@Eric Olson: What "Doesn't Belong".
"As far as the profits to Google... I don't know. They make their money on click-through ads for the most part, so unless the law also mandates some kind of Google advertising on each data use app, I'm at a loss as to how this would improve Google's bottom line. But if you have evidence, I would love to hear it."
If you don't know how Google earns large sums of money from piracy, then you know nothing, and it's difficult to understand on what you are condemning my post. Unless your admitted ignorance gives you some sort of expertise. (And, incidentally, they make their money not only from click-through, but from mere views. When you google a word, and the first results are "sponsored links", Google gets paid for that without you having to click on them.) (http://productforums.google.com/forum/#!topic/adsense/Hl0i_AjWXWQ)
"Wow... that's quite a statement there. I won't delve into whatever personal grudges you might have against Senator Wyden or the Democrats, but I'm pretty sure they don't have a place in this specific discussion."
Wyden is a cosponsor of IRFA, the Internet Radio Fairness Act, amongst the provisions of which was one which would allow anyone speaking against direct licensing schemes to be prosecuted. Chris Castle (MusicTechPolicy.com): "IRFA allows monopolists like Clear Channel, Google and Sirius to threaten any artist organization with an antitrust law lawsuit if the artists 'impede' Big Media’s lust for direct licensing." "Section 5(a), which allows Pandora, Google, Clear Channel and their fellow travelers to sue any group of creators acting jointly to license their rights."
See http://thetrichordist.com/2012/11/08/irfa-section-5/ - "Section 5 of IRFA is perhaps the most pernicious part of the bill, for it would make it illegal for anyone to criticize digital sound recording licensees. If IRFA becomes law, artists and artist organizations will need to watch what they say in public in opposition to Sirius and Clear Channel’s direct licensing efforts."
"This is not an exaggeration or hyperbole — it is already happening. The provisions of Section 5 seem to be a direct response to groups like American Association of Independent Music (A2IM), SoundExchange, and major record labels cautioning recording artists about the drawbacks to a push by Sirius XM to license recordings directly following the latest rate-setting proceedings." "Sirius XM essentially argues that various public communications concerning its direct license program amount to anti-competitive behavior - not anti-competitive conduct, just speech."
(Wait! Let me guess! You have no fucking idea what "direct licensing" is, or why Pandora and Clear Channel et al would want it, right? And you probably don't also know that Pandora and Google have the same lawyers, right?)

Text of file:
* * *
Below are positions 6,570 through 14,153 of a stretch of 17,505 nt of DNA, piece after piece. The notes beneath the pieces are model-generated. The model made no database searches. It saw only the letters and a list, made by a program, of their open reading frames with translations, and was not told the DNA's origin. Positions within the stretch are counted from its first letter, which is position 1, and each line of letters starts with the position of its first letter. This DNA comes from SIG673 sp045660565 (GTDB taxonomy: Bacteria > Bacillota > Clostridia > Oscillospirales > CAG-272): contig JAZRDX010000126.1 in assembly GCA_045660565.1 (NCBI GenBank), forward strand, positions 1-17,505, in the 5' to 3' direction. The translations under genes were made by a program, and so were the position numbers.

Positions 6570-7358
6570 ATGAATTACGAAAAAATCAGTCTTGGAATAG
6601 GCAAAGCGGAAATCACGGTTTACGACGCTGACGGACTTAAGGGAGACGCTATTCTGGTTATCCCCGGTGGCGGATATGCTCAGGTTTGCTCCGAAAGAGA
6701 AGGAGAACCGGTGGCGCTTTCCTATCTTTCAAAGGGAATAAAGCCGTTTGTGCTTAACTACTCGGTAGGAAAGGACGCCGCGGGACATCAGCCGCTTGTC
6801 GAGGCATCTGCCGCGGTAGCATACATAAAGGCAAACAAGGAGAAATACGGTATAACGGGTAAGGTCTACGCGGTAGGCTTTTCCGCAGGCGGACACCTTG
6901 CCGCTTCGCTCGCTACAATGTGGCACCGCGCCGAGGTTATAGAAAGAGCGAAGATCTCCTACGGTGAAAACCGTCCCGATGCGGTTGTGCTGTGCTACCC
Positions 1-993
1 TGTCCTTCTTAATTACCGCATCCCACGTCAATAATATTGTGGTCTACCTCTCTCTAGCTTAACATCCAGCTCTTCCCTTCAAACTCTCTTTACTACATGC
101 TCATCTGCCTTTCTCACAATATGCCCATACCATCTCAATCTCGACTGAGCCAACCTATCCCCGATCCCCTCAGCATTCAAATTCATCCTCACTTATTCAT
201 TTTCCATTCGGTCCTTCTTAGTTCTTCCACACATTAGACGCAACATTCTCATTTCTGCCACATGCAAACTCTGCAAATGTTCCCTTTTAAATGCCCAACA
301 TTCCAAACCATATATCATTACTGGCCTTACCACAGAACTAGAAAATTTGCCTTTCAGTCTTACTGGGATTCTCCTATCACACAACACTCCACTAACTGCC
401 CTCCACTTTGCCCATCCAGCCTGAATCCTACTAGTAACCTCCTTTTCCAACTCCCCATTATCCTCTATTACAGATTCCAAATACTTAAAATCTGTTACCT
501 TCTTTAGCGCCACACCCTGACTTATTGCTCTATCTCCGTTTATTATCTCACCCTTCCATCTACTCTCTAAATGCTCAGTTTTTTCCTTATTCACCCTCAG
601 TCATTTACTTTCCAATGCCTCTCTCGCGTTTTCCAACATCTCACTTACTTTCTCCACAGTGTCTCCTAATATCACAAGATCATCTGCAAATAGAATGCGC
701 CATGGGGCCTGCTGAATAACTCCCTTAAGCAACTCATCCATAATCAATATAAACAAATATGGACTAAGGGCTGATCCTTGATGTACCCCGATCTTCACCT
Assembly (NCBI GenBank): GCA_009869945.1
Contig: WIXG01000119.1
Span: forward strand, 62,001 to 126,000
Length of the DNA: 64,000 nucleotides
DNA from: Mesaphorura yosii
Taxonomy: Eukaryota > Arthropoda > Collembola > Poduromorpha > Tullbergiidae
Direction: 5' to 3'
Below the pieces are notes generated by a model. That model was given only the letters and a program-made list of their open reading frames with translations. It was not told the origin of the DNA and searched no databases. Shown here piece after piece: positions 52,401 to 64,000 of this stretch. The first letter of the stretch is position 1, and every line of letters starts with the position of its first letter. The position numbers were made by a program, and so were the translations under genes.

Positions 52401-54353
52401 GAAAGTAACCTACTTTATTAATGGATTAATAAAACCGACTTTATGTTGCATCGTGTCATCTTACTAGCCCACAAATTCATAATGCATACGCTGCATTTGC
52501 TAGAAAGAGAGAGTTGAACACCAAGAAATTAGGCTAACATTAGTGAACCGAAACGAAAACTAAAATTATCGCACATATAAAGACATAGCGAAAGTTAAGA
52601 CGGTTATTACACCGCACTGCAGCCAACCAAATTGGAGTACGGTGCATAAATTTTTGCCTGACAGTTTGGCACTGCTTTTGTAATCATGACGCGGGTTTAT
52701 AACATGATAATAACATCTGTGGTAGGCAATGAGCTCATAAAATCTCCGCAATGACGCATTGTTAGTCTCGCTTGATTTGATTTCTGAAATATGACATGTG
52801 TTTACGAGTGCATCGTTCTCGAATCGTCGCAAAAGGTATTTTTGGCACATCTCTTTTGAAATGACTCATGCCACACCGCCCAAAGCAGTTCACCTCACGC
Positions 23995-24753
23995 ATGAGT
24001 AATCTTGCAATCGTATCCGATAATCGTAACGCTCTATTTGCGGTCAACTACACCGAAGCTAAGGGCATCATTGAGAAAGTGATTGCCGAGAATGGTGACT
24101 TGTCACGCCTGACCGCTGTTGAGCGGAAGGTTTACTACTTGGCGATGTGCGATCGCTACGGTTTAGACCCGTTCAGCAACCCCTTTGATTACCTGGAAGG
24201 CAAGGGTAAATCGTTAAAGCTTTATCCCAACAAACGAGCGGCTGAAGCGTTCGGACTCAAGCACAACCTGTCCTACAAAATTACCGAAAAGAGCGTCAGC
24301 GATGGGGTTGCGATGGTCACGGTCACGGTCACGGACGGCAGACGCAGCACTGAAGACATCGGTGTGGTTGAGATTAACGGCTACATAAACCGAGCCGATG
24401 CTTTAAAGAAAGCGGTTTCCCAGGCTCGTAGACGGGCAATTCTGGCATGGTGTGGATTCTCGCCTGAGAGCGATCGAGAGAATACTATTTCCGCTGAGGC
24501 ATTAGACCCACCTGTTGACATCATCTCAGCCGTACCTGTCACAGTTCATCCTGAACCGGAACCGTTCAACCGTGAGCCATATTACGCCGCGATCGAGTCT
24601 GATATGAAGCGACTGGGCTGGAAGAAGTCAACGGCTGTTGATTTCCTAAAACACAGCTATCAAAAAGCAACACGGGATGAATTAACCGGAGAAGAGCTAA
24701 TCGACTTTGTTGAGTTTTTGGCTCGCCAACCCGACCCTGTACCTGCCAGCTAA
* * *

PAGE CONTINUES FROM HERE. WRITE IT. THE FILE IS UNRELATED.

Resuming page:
What we have here is Wyden sponsoring a bill that both abridges the First Amendment Right of musicians to free speech, and of freedom of assembly. If you think that this is is a mainstream Democratic position, let me know why you think so, okay?
Pandora pays FOUR PERCENT its revenue for royalties, and Wyden introduced a bill to LOWER that. In the meantime, Tim Westergren, head of Pandora, is selling one million dollars of Pandora stock PER MONTH and has been doing for many many months...)
So let's see: Wyden wants to curtail freedom of speech and of assembly for musicians, to prevent them from organizing against Pandora, Clear Channel, et al's attempts to cut royalties, and increase profits for a handful of huge multi-billion-dollar corporations. I don't know what YOU call it, but to me, "fascism" seems to be a pretty apt description.
When fighting against SOPA, Wyden introduced a bill to replace the current DMCA copyright violation notices with a process that would have been handled by the ITC - the International Trade Court in Washington DC! For a description see http://musictechpolicy.wordpress.com/2011/12/07/rogue-sites-legislation-enter-the-amendments-for-the-1-part-3/
Now, Google gets THREE MILLION DMCA NOTICES EVERY WEEK and Google admits that 97% are legitimate. Of course Google finds this a problem and so Wyden introduces a law that will eliminate the current procedure of DMCA notices, and will instead require that an action to be started in the ITC in Washington DC - a costly procedure requiring lawyers and, of course, money! So once again we have Wyden acting against the interests of huge numbers of people who take photos, write news stories, or comics, or stories or books, or make films or music, and proposes to make it harder for these people to claim the protection of law, at the same time making it even easier for Google to profit from piracy.
If Wyden isn't a fascist, then fascism doesn't exist.
And what "doesn't belong" is a) your sanctimonious ignorance in this discussion, and 2) Wyden in any democratic institution.